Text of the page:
The effort to argue that there is no emergency is going to be hard to win, given the hundreds of thousands of deaths and millions of hospitalizations from COVID-19 in the United States alone. And the courts are not likely to be receptive to the plaintiffs challenging public health agencies on the facts about COVID-19 vaccines and the pandemic. The kind of conspiracy theories in the complaint – like claiming everybody else in the world misused or misread polymerase chain reaction (PCR) tests, that the vaccines are gene therapy, or challenging the way experts calculate vaccine effectiveness is not going to work well in court.

And the complaint, while long on anti-vaccine claims and conspiracy theories, is very short on legal argument and any tying of these claims to facts.

I think the complaint also does not make a clear standing argument – it does not show that these plaintiffs have the required stake in the outcome – because while it does argue some plaintiffs have suffered harm from the vaccine, it nowhere shows how revoking the EUA would help any of the plaintiffs. 

I addressed the TRO and the complaint relatively shortly because this complaint has been filed, as I mentioned, on June 10, 2021. Nothing happened until June 30, when the court issued a summons to the defendants that it told the plaintiffs to serve to defendants – provide them –  basically notifying them that the lawsuit is going on.

Then, on July 19, attorney Thomas Renz spoke at an event called Reawakening America, alleging that he’s filing papers in federal court today” (then threatening those who “censor” him that he will “sue them again and again and again”) because a woman “we are calling Jane Doe for now” told him some things.

She’s an insider, a whistleblower. We are submitting to federal court today, under threat of perjury this woman attested to this, and she’s an expert, we know, based on what she said, there have been at least 45,000 deaths from this vaccine.”… “there have been 45,000 deaths based on how many people died within 3 days of the vaccines in just one system that’s reporting to the federal government.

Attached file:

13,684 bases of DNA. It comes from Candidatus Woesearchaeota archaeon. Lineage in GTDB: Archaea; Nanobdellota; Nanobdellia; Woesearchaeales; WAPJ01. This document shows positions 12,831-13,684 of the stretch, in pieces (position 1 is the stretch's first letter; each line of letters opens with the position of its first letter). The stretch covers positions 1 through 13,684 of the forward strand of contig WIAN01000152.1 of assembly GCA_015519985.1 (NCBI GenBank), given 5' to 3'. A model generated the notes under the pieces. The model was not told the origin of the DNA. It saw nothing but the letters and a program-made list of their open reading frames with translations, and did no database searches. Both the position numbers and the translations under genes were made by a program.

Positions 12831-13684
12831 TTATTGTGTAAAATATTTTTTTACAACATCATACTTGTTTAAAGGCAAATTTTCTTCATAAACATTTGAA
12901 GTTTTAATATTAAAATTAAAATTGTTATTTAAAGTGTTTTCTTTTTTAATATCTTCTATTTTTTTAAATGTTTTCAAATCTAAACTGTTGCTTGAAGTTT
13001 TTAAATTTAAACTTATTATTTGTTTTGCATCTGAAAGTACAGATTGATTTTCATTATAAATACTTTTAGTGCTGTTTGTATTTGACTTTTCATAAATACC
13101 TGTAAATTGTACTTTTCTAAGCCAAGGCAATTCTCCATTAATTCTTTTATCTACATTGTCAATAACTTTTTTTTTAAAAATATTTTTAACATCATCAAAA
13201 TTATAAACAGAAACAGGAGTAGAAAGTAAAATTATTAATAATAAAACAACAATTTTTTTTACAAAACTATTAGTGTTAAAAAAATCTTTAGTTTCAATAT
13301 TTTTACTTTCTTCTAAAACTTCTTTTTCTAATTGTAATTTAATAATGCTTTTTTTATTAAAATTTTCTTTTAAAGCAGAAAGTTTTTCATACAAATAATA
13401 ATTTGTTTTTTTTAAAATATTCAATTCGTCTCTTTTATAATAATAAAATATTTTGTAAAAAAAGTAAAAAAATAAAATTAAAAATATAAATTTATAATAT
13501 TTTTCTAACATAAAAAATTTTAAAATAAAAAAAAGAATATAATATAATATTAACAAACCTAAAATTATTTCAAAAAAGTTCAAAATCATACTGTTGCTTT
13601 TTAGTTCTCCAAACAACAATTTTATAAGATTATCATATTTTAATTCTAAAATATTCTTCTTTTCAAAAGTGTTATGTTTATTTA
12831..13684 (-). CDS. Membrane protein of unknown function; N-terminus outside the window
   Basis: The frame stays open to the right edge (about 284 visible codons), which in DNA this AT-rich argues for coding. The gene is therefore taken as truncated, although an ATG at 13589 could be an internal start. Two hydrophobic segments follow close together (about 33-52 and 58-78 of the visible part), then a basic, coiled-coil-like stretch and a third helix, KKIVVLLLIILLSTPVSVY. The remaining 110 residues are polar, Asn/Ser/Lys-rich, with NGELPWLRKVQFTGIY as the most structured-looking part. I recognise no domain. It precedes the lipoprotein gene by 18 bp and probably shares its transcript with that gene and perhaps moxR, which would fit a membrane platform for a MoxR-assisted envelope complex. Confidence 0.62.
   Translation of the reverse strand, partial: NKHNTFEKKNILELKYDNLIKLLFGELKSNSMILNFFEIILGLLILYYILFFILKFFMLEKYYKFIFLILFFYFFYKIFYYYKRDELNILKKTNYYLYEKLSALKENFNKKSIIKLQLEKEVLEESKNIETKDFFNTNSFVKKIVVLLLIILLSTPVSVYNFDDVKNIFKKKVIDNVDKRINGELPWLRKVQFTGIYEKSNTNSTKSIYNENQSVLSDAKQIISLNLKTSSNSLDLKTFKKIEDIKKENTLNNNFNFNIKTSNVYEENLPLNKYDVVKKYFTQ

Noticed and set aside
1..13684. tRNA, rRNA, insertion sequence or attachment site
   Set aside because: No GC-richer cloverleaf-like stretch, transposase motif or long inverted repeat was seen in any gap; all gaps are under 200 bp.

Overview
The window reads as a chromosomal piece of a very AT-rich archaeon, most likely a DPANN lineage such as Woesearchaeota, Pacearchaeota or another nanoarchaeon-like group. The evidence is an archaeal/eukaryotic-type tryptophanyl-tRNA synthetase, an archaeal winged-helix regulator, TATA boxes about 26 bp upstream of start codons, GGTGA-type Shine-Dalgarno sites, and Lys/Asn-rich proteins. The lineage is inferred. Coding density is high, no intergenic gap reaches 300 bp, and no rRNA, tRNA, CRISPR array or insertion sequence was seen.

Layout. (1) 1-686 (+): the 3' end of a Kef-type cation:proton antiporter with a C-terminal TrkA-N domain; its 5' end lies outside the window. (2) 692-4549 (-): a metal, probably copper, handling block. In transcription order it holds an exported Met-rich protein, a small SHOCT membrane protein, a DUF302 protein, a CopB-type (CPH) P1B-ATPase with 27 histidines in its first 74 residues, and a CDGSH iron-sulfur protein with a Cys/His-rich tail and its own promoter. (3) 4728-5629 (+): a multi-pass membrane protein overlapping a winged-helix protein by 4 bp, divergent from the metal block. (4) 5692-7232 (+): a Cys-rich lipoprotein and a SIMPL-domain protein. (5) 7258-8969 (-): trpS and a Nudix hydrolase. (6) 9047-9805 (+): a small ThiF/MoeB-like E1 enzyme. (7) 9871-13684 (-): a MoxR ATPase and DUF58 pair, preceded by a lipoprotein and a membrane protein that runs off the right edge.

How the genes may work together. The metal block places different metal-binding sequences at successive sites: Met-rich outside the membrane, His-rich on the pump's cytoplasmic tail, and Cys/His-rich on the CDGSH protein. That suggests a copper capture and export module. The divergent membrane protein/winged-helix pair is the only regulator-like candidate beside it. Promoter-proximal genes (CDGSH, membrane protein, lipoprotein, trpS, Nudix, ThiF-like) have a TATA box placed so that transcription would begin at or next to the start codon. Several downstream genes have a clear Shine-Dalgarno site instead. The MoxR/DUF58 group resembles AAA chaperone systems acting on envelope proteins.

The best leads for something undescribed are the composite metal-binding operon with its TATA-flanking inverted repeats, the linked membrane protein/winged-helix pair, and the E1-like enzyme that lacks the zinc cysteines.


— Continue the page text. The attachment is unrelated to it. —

A credible whistleblower has come forward, alleging deaths occurring within 72 hours of a COVID 19 injection are significantly under reported in the publicly available VAERS database maintained by the FDA. This is shocking, and informed consent, which is required under the law, is impossible when safety data is so misleading. As of July 9th, reported deaths in VAERS totaled 10,991. Of those 4,593 were within 72 hours of vaccination. The CDC whistleblower has made a sworn statement that the actual number of deaths are conservatively five-times higher, meaning as of this date we are approaching at least 55,000 vaccine related deaths.

Initially, I was not sure if this is a new lawsuit. Luckily, some of the anti-vaccine activists I’m watching shared documents, so I looked it up via Pacer, and it was the same lawsuit for which the TRO was filed. Since the lawsuit started in May and the complaint was filed in June, the claim that this is a new lawsuit based on new data is, well, inaccurate. What was actually filed on July 19, 2021 – so over a month after the complaint was filed,  and almost three weeks after the court told the plaintiffs to notify defendants that there was a lawsuit – was a request for a preliminary injunction.

The request asked the court to put a hold on emergency use authorization for COVID-19 vaccines for:

  1. Anyone under 18.
  2. Anyone who were already infected with SARS-CoV-2 before vaccinating.
  3. Until such time as the Defendants have complied with their obligation to create and maintain the requisite “conditions of authorization” under Section 546 of the Food, Drugs and Cosmetics Act, 21 U.S.C. § 360bbb– 3(e), thereby enabling Vaccine candidates to give truly voluntary, informed consent. 

That last complaint, that people are not informed that the vaccines are authorized, argues that the Secretary of Health and Human Services has not determined that vaccines are safe and effective. Basically, the complaint demands that the vaccines be put on hold until what they believe – that the vaccines are dangerous – is told to everyone.

In short, the complaint demands that the vaccines’ emergency use authorization be temporary halted, in the middle of a pandemic, as cases are rising in the U.S. until they can litigate based on their arguments that there is no pandemic, that COVID-19 is not dangerous, and that there are alternative treatments to vaccines.